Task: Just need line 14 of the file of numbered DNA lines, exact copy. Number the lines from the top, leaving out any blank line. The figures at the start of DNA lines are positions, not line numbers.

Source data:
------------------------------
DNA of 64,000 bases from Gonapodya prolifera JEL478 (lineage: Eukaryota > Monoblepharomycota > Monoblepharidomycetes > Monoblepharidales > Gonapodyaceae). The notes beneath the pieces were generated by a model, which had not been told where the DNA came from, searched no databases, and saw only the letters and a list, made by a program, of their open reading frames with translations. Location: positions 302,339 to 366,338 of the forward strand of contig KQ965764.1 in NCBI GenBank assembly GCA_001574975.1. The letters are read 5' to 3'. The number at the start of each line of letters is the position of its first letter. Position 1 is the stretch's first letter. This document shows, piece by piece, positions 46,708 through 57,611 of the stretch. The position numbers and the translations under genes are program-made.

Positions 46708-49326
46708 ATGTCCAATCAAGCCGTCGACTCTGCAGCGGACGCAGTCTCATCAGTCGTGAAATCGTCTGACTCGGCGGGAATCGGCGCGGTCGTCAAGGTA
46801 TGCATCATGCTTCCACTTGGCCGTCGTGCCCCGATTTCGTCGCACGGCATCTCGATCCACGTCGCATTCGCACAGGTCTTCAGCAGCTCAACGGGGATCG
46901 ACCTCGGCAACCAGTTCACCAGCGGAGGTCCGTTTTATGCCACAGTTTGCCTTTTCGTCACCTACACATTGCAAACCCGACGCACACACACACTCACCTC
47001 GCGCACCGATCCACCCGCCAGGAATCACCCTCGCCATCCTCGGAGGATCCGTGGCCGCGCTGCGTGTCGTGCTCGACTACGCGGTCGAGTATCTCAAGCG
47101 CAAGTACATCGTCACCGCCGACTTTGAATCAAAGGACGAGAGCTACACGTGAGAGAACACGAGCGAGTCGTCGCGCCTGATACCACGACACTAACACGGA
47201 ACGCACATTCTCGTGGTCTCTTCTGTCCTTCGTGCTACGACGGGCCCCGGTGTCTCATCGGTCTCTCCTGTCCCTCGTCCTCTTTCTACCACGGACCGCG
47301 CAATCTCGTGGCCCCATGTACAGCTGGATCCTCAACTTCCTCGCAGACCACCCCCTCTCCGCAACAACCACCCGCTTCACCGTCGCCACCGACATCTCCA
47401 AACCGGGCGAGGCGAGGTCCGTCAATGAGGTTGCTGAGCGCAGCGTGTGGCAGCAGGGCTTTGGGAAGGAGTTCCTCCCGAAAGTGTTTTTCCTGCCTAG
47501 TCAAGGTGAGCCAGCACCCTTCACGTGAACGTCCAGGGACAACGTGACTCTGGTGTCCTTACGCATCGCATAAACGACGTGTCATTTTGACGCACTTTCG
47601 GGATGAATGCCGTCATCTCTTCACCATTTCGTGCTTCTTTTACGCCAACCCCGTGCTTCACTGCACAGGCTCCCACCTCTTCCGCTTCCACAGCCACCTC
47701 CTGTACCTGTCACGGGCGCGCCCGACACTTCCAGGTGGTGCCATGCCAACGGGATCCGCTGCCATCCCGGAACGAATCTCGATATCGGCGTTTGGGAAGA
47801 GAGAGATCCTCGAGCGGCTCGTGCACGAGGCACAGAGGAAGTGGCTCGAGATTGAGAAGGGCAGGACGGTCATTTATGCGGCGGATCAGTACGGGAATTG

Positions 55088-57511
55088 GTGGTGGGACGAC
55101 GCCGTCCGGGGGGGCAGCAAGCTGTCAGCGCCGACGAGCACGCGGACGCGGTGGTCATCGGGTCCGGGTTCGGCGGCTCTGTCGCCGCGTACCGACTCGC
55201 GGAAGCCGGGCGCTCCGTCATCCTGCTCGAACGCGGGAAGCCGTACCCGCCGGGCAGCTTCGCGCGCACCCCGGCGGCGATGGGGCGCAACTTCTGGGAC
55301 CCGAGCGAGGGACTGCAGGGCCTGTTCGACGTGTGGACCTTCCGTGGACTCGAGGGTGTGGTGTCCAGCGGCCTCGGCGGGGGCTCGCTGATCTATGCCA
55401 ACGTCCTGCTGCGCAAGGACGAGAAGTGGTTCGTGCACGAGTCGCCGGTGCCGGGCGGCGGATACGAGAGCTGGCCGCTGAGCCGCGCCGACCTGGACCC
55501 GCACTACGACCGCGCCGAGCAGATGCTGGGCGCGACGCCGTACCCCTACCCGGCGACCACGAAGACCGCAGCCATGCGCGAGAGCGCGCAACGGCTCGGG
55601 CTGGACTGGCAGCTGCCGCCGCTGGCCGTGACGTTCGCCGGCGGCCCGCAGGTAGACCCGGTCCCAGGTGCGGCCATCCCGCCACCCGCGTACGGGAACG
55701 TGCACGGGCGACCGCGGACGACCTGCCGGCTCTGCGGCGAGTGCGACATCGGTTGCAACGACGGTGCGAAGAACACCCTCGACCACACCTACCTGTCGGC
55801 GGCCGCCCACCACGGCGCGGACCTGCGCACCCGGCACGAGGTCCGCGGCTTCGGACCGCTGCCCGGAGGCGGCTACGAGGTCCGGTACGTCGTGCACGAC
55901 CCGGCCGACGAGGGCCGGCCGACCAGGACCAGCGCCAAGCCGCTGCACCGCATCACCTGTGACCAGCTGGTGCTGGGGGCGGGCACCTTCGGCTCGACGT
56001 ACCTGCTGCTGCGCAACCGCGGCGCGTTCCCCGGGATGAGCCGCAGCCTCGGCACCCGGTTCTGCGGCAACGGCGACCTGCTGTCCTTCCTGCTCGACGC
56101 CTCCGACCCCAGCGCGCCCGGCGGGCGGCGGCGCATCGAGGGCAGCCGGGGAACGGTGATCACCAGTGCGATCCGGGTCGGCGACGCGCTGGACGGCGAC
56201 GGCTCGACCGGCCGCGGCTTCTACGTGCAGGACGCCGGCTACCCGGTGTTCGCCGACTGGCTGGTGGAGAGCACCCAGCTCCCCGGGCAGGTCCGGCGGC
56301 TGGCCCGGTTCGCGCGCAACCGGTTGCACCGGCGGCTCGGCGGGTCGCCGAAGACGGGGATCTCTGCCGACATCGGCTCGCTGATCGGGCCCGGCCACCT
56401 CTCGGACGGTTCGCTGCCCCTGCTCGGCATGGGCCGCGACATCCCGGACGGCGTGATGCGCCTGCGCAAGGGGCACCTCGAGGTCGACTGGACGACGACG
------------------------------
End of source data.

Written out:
47801 GAGAGATCCTCGAGCGGCTCGTGCACGAGGCACAGAGGAAGTGGCTCGAGATTGAGAAGGGCAGGACGGTCATTTATGCGGCGGATCAGTACGGGAATTG